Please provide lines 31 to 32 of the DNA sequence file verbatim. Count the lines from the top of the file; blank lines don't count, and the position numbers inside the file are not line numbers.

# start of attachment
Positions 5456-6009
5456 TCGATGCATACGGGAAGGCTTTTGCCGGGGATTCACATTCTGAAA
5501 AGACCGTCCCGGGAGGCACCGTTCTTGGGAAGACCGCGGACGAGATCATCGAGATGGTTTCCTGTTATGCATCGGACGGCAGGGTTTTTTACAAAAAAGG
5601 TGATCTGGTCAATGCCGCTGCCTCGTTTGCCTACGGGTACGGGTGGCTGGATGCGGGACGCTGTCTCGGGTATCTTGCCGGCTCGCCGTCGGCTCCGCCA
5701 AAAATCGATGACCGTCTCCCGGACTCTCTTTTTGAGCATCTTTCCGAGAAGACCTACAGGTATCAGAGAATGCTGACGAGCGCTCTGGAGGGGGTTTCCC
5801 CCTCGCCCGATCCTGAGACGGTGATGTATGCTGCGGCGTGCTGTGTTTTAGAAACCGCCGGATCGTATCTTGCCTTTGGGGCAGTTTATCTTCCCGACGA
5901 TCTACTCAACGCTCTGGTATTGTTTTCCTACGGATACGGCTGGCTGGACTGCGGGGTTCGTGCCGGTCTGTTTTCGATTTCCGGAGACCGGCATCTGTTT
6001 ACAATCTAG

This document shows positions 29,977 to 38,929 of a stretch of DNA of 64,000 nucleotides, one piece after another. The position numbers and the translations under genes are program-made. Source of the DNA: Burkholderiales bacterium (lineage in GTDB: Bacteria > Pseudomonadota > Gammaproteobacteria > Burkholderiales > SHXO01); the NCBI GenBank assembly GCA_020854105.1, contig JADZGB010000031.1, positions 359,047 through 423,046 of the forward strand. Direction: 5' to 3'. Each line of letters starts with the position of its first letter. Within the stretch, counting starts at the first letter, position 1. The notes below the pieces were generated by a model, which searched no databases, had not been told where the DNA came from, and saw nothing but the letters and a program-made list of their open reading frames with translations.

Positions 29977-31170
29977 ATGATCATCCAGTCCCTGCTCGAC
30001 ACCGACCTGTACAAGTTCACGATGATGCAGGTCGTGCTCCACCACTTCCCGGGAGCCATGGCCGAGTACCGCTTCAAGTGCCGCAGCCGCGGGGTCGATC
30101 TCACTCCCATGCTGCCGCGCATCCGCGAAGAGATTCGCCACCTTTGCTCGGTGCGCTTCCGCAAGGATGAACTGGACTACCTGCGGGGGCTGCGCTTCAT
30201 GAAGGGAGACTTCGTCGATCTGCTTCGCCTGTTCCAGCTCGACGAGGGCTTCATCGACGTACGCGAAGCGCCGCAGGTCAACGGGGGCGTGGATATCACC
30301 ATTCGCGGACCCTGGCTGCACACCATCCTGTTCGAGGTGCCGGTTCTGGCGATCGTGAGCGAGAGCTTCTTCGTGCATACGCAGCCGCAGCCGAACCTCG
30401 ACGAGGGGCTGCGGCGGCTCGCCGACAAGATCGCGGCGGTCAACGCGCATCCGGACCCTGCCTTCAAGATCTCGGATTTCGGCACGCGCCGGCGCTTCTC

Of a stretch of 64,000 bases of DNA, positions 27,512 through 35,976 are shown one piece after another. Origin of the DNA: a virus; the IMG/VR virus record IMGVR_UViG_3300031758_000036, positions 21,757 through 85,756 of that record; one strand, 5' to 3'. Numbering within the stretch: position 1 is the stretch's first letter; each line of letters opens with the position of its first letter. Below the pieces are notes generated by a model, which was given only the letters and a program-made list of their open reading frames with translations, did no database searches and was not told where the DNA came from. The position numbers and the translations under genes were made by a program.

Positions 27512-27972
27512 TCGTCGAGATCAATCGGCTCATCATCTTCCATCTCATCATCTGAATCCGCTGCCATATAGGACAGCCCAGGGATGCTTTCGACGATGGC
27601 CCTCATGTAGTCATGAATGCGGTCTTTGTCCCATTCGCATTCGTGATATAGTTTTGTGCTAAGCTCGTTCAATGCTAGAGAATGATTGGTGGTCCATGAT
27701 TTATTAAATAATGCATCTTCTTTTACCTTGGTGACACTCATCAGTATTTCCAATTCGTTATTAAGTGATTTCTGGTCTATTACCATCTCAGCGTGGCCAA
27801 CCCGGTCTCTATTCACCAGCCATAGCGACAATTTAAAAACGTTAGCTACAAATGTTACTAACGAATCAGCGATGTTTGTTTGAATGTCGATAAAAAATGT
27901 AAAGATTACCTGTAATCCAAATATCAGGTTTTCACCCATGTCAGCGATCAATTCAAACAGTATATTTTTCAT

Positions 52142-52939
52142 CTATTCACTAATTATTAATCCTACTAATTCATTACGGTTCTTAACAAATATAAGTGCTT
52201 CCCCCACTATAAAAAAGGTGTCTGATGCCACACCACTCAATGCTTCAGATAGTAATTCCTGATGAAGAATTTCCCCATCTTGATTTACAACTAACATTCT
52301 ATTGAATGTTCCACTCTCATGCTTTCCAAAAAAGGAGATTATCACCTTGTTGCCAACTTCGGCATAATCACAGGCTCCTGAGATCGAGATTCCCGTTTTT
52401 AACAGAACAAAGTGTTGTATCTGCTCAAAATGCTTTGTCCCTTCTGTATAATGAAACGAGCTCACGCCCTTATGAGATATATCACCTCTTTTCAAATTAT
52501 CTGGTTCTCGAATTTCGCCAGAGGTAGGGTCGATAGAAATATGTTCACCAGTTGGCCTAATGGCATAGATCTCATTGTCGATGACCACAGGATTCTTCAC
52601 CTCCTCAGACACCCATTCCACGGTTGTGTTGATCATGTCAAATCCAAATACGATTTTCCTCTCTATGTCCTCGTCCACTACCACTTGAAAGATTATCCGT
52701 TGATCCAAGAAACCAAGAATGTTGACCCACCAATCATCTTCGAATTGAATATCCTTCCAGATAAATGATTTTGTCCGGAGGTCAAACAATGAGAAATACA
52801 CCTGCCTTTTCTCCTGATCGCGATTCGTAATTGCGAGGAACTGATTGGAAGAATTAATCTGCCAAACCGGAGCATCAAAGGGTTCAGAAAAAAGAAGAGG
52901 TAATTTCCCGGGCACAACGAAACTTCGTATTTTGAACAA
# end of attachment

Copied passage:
52701 TGATCCAAGAAACCAAGAATGTTGACCCACCAATCATCTTCGAATTGAATATCCTTCCAGATAAATGATTTTGTCCGGAGGTCAAACAATGAGAAATACA
52801 CCTGCCTTTTCTCCTGATCGCGATTCGTAATTGCGAGGAACTGATTGGAAGAATTAATCTGCCAAACCGGAGCATCAAAGGGTTCAGAAAAAAGAAGAGG